How have all 30 teams answered their most intriguing question?

Whether it's a glaring void in the lineup, a key injury rehab or a looming question about management, we evaluate how teams have responded to the biggest issues facing their club. Rich Schultz/Getty Images

Spring training is a time for fresh starts, optimism and lots and lots of questions. Think back to mid-February, when all 30 MLB teams were seeking answers to questions that would play a major role in how their seasons unfolded. Maybe it was an injury rehab or the impact of a new manager or an area of the roster crying out for improvement.

This week marks the quarter point of the 2017 season, so it seems like a handy time to take stock of those spring questions and assess how they're playing out. Some of the answers are positive, some not so positive. And with a lot of them, it's still too soon to judge.

The good

Milwaukee Brewers: Is Eric Thames the real deal? It sure looks like it. After Thames signed a three-year, $16 million free-agent deal, some scouts wondered in spring training if he had the bat speed to successfully transition from Korea back to the big leagues. Those concerns vanished when Thames hit 11 homers and logged a 1.276 OPS in April. He's hitting .360 with a 1.000 slugging percentage against fastballs of 94 mph or faster, so big velocity doesn't appear to be a problem.

Thames has swung at only 20.5 percent of pitches outside the strike zone -- the ninth-best ratio in the majors -- and he's on a pace to draw more than 100 walks. That patience will serve him well as the league learns his weaknesses and tries to exploit them.

"Early on, it didn't look like he was catching up to the good fastballs," said a scout. "But it's dangerous to make judgments in spring training, especially with a guy who's coming back over here and getting acclimated again. I've been impressed with him. I was concerned about him being a regular player, and he's definitely going to be that. I think he'll wind up hitting 25 homers a season."

Houston Astros: Is the rotation strong enough to vault them to contention? The lineup was strong enough, without question, but the Astros had reason to wonder if Dallas Keuchel, Lance McCullers Jr., Charlie Morton, Joe Musgrove and Mike Fiers could survive the rigors of a 162-game season. Collin McHugh went down with an elbow impingement in spring training, and he isn't expected back until after the All-Star break.

The group has been sharp, with a 20-10 record and a 3.71 ERA. Keuchel was pitching like a Cy Young candidate until going on the disabled list with a pinched nerve in his neck. McCullers hasn't allowed an earned run in his past 19 innings, and Morton is averaging 10.48 strikeouts per nine innings. Still, it won't surprise anyone if general manager Jeff Luhnow pursues another starter at the trade deadline.

New York Yankees: Are the kids ready for prime time? The rotation of CC Sabathia, Michael Pineda, Luis Severino, Masahiro Tanaka and Jordan Montgomery has made all its starts and done its share to help the Yankees get off to 25-16 start. But the biggest reason for excitement in the Bronx revolves around general manager Brian Cashman's youth movement.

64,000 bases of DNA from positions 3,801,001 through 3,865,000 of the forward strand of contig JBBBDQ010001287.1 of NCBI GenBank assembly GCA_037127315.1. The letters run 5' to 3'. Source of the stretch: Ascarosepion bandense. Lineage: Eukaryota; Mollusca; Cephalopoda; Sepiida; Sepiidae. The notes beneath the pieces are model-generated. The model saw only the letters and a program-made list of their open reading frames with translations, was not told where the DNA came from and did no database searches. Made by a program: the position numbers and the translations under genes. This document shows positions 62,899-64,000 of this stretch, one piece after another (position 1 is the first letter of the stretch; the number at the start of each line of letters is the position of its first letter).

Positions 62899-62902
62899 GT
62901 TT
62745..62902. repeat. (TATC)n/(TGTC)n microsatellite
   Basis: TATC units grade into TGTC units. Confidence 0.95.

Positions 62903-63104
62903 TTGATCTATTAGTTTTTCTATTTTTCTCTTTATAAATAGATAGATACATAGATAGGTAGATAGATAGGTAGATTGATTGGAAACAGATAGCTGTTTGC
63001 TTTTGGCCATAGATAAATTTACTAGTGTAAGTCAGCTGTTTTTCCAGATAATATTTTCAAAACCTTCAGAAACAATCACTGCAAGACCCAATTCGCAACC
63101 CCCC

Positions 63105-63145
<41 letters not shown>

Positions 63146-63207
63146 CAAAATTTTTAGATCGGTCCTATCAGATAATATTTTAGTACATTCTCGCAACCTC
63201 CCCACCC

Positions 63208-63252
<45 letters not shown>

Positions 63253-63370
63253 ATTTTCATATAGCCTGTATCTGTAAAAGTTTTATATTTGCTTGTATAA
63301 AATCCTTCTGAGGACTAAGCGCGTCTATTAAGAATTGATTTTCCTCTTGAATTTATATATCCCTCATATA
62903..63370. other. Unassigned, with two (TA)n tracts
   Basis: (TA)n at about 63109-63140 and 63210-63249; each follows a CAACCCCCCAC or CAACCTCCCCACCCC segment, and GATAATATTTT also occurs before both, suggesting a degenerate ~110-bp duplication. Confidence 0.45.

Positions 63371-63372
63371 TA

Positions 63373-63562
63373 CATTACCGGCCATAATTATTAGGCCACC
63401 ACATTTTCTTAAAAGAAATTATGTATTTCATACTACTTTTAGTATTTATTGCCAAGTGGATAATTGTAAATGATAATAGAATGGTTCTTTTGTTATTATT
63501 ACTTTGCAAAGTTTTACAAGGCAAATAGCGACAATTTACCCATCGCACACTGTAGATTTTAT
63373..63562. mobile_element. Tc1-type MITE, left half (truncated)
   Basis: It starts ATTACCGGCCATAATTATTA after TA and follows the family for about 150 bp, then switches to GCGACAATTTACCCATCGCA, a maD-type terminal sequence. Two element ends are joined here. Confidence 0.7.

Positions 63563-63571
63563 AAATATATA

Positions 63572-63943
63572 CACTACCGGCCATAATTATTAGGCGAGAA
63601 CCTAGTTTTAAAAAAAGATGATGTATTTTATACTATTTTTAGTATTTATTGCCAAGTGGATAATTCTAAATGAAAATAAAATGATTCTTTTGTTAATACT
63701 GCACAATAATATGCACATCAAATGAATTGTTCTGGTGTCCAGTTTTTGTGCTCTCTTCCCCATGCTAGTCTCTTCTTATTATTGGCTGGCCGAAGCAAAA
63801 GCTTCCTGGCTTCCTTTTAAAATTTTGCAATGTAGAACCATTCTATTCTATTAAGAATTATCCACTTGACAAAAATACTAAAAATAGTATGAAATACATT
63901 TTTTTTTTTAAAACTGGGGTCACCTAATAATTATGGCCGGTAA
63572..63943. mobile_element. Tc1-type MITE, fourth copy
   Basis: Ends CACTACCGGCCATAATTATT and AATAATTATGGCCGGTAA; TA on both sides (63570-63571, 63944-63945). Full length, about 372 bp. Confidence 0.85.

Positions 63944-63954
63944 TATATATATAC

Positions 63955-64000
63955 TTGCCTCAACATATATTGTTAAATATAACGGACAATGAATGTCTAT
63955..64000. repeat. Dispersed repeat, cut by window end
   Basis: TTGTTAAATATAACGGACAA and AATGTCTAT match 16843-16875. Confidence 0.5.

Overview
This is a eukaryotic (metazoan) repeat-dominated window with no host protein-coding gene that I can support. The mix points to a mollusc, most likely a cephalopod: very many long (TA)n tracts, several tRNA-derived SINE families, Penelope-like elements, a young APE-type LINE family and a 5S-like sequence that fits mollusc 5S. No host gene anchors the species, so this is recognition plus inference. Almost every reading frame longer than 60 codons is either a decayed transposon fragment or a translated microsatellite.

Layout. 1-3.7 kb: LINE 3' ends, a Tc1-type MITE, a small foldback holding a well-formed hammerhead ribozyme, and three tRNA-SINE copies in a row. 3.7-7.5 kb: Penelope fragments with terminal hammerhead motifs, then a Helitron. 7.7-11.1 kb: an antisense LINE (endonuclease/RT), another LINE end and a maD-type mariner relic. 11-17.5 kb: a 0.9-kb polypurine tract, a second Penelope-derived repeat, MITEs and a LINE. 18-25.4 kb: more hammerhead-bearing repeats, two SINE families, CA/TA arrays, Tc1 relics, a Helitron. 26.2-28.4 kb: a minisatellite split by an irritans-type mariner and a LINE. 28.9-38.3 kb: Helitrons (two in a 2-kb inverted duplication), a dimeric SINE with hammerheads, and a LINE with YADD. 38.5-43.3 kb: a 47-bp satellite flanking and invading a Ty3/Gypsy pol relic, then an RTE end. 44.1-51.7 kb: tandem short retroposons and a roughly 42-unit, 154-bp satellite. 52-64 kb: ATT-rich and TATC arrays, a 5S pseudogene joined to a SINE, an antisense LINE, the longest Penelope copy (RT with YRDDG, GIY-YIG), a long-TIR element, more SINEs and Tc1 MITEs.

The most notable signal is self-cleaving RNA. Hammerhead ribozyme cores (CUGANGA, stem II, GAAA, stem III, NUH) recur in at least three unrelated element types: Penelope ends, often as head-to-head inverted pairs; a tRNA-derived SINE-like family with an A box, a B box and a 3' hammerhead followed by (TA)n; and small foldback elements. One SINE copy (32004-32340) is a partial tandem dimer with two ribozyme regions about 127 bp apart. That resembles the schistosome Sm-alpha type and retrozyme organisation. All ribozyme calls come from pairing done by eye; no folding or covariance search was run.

Aaron Judge recently joined Mickey Mantle, Babe Ruth, Alex Rodriguez and Tino Martinez as the fifth player in Yankees history to hit 15 homers in the first 40 games of a season. He combines with catcher Gary Sanchez to give New York a dynamic one-two punch in the 25-and-under category. Aaron Hicks is off to a terrific start, and fellow 27-year-old Starlin Castro has taken his game to another level.

Colorado Rockies: Will new manager Bud Black's expertise and enthusiasm result in better pitching in Colorado? So far, so good. The Rockies lead the National League West with a 28-17 record, and they've done it without Chad Bettis, who is undergoing treatment for testicular cancer, and Jon Gray, who went down with a stress fracture in his foot after three starts and isn't expected to return until mid-June.

Black, pitching coach Steve Foster and bullpen coach Darren Holmes have coaxed some fine work out of rookies Antonio Senzatela and Kyle Freeland and a deep pen led by closer Greg Holland. One big factor for the Rockies: The staff as a whole has done a better job of pitching inside this year, especially at Coors Field.

Tampa Bay Rays: Can Corey Dickerson and Steven Souza Jr. assert themselves and upgrade an offense that ranked 14th in the American League in runs in 2016? In Dickerson's case, the answer is a big yes. He's fourth in the league with a 1.032 OPS and living up to the expectations of Rockies people who thought he was capable of winning a batting title one day. Dickerson struggled in his transition to the AL in 2016, but he dropped 25 pounds over the winter and looks like a new man at the plate and in the field. And though Souza strikes out a ton, he continues to flash big power and has a .356 OBP.

"I don't know where we'd be without those two guys," said Chaim Bloom, the Rays' senior vice president of baseball operations. "They've carried us at times, whether they're hitting at the top of the order or the middle of it. They both look comfortable and relaxed. They really look like they've settled in."

The Rays also made a prudent offseason move when they brought back Logan Morrison on a one-year, $2.5 million contract. He already has hit 11 homers while slugging .525.

Texas Rangers: Do they have enough starting pitching behind Yu Darvish, Cole Hamels and Martin Perez to defend their AL West title? The Rangers rank second in the majors with a 3.54 starter ERA, but things haven't unfolded the way anyone expected. While Darvish is pitching well and bolstering his case for a huge free-agent payday in November, Hamels is out until July with an oblique injury and Perez is lugging around an unsightly 1.57 WHIP.

A.J. Griffin and Andrew Cashner have filled the void and recently helped Texas reel off a 10-game winning streak. Cashner has 19 strikeouts and 21 walks, so his success has a bit of an illusory feel to it. And Griffin came back to earth when he allowed nine runs in 3⅓ innings against Detroit on Saturday. They'll both be challenged to maintain their early success over the next four months.